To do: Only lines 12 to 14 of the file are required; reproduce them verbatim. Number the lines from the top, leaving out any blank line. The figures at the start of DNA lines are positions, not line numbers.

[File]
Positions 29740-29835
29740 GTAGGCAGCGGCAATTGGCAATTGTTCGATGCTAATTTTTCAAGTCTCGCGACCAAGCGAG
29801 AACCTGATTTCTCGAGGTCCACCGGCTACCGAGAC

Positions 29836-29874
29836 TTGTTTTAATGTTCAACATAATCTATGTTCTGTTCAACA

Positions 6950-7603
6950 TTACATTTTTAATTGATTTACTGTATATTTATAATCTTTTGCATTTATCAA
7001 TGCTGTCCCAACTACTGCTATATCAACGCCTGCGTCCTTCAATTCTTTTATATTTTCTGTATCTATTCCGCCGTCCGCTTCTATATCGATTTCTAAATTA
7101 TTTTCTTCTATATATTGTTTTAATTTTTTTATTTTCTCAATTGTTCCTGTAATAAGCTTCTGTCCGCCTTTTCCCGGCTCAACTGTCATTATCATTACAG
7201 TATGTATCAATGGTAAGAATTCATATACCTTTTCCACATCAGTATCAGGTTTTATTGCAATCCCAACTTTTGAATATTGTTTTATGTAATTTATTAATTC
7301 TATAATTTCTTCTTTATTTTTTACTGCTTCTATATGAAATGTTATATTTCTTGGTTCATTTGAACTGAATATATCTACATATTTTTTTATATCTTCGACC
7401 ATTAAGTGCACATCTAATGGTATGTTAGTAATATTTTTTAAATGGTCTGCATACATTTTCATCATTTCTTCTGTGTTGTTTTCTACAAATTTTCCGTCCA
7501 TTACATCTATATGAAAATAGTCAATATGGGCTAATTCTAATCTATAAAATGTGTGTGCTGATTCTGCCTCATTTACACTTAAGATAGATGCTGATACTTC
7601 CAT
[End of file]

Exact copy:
7401 ATTAAGTGCACATCTAATGGTATGTTAGTAATATTTTTTAAATGGTCTGCATACATTTTCATCATTTCTTCTGTGTTGTTTTCTACAAATTTTCCGTCCA
7501 TTACATCTATATGAAAATAGTCAATATGGGCTAATTCTAATCTATAAAATGTGTGTGCTGATTCTGCCTCATTTACACTTAAGATAGATGCTGATACTTC
7601 CAT